Previous installments: Chapter 1 | Chapter 2 | Chapter 3 | Chapter 4 | Chapter 5

Vladimir Putin in a mailroom,

Chapter 6: Putin the Moves On You

Alexander Lukashenko insists on walking you home after dinner, even though it is freezing outside and you keep hinting that you would rather him take you home in a cab.

“I wonder if it would be more cold or less cold inside of a cab,” you hint. “I’m guessing it would be less cold. Of course, there’d be only one way to find out for sure…”

“I had a wonderful time tonight,” Lukashenko interrupts, smiling at you and ignoring yet another of your comments about cabs.

“So did I,” you say, thinking back fondly on your potato cake.

“It was a little strange though,” he adds, “the way Vladimir Putin was standing outside the window staring at us the whole time.”

Your head snaps up at the mention Vladimir Putin.

“Yeah,” you say, trying to sound casual. The truth is that you have thought about little else, ever since you saw Vladimir Putin’s icy blue eyes fixed on you from outside the restaurant. He was so close that his breath kept fogging up the window, and more than once he had to reach out and wipe it clean with his hand. “What do you think was going on with him?”

“Oh, who knows. He’s a strange guy.” Lukashenko shrugs. “Why, just this afternoon I mentioned to him that I was going on date with one of his employees from the mailroom, and then out of nowhere he punched through a plate glass window.”

“Wait—what?” you gasp. Could that timing be just a coincidence? “Is he OK?”

“I guess so. Obviously he was well enough to come stand outside our restaurant all night.”

You stop in front of your apartment building.

“Well…this is me. Thank you again for dinner.”

“It was my pleasure. Perhaps our next date should be in Belarus,” he says with a wink. “I could teach you how to use a scythe!”

“Uh, is that code for something?”

“One time I taught Gerard Depardieu how to use a scythe. I tricked him into scything my whole lawn!”

“…Are you trying to trick me into scything your whole lawn?”

“No,” he says after a suspiciously long pause. “Well, I suppose I should say goodnight now.” Lukashenko leans in toward you.

You’re not sure if he is going to try to kiss you or not, and you’re not sure whether you want him to kiss you. You need more time to sort out your feelings. So just in case, you bob your head around quickly, as if you were listening to a bebop song. (You also start bebopping, to make it more convincing.)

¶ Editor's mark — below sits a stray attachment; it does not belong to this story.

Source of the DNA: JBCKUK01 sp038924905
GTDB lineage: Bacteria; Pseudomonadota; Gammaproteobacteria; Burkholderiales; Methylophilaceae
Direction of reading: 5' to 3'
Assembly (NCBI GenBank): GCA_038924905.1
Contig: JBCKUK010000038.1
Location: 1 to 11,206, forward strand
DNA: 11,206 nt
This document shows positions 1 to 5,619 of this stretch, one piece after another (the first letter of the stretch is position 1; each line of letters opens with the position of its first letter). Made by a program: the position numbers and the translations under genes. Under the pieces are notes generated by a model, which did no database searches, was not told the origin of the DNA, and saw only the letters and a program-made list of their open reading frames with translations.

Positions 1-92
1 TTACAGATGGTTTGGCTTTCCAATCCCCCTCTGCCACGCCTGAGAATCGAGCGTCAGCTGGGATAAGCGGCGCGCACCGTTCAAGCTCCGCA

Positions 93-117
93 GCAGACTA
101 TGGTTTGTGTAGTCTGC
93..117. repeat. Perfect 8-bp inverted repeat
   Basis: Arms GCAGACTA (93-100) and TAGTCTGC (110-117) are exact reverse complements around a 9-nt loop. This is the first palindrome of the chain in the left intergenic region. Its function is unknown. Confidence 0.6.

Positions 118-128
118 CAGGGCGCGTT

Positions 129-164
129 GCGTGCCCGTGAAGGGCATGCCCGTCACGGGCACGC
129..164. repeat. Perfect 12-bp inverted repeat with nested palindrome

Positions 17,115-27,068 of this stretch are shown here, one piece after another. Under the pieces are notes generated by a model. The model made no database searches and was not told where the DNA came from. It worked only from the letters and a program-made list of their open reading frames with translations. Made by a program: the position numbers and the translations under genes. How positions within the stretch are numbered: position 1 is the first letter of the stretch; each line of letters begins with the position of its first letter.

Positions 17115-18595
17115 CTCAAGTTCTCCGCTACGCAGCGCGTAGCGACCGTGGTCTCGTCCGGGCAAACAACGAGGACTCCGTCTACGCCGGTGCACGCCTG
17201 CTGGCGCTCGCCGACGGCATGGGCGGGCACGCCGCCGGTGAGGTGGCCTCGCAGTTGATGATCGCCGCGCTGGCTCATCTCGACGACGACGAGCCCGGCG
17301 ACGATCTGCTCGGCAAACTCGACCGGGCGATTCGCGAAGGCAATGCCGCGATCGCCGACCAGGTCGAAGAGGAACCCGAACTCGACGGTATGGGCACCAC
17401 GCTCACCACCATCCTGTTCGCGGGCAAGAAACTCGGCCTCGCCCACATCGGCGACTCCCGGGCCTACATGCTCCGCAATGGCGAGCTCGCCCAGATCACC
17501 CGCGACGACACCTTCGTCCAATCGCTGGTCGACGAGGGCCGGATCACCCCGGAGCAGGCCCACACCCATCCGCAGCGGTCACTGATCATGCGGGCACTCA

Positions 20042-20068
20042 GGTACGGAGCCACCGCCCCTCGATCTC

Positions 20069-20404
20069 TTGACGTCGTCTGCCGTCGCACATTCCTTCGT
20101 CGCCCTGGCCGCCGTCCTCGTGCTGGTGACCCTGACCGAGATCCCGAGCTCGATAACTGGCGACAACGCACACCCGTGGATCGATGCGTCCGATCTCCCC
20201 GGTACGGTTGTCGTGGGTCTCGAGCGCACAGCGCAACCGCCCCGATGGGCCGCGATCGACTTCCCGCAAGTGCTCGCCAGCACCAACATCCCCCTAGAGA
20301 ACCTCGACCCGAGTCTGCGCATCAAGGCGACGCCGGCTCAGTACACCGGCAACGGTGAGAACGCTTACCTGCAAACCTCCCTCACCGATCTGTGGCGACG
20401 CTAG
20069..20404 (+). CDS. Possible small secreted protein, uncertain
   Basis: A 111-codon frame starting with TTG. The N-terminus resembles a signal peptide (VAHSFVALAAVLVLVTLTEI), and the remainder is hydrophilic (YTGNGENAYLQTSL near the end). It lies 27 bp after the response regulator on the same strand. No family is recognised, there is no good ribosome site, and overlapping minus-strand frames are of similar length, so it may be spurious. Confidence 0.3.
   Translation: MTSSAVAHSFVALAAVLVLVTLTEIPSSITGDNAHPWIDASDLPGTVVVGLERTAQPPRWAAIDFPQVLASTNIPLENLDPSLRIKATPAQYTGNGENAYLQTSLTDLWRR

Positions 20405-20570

Lukashenko hesitates for a moment before taking your hand and pressing it to his lips. Then he walks away.

You drag yourself into work the next morning, exhausted from tossing and turning all night.

On paper, Alexander Lukashenko has everything you could want in a man. (You pause for a moment to consult the piece of paper you carry with you listing everything that you want in a man. Hmm, let’s see…he’s sweet, he’s gentle, he has a mustache, and he’s the president of an Eastern European country. Yep! He’s got it all.)

But you’ve also realized that you were fooling yourself in thinking you were over Vladimir Putin. The moment Putin made eye contact with you, he sucked you back into his orbit and now you’re stuck there, circling around him like the moon circles around the Earth. (And let’s face it—the moon is pathetic. Get a life, moon!)

You’re still thinking about how much you hate the moon as you open the door to the mailroom and flip on the light.

There, standing just a few feet in front of you, is Vladimir Putin.

“AAAAAH!” you say.

“I am sorry to startle you,” he says, smirking a little and not looking especially sorry. He is leaning casually against the counter, and your eyes can’t help but be drawn to his muscular and tanned upper body (because he is not wearing a shirt).

“Um…how long have you been standing here in the dark?”

“Never mind that!” he snaps. Now he looks annoyed.

“OK…well, what are you doing here then? Are you expecting some mail?” That last part comes out sounding a little bitter. The truth is, you’re exhilarated. Your body feels as if it is pulsing with electricity, and only part of that is because the Kremlin has a big maintenance backlog and a lot of exposed wiring.

“Yes, since you mention it—I have been expecting a lot of mail. I haven’t received any mail for nearly a month!”

“Maybe no one has sent you any mail,” you say innocently. You have, in fact, been feeding all of his mail to a local goat. It’s weirdly therapeutic.

“But I also came here to talk to you,” he adds, his expression softening. “I decided that you deserve an explanation.”

Your heart sinks a little. Listening to people explain things is boring.

“Why don’t I start with that night at my vacation home—the night before you were kidnapped. I never told why I had to interrupt our dinner so rudely.”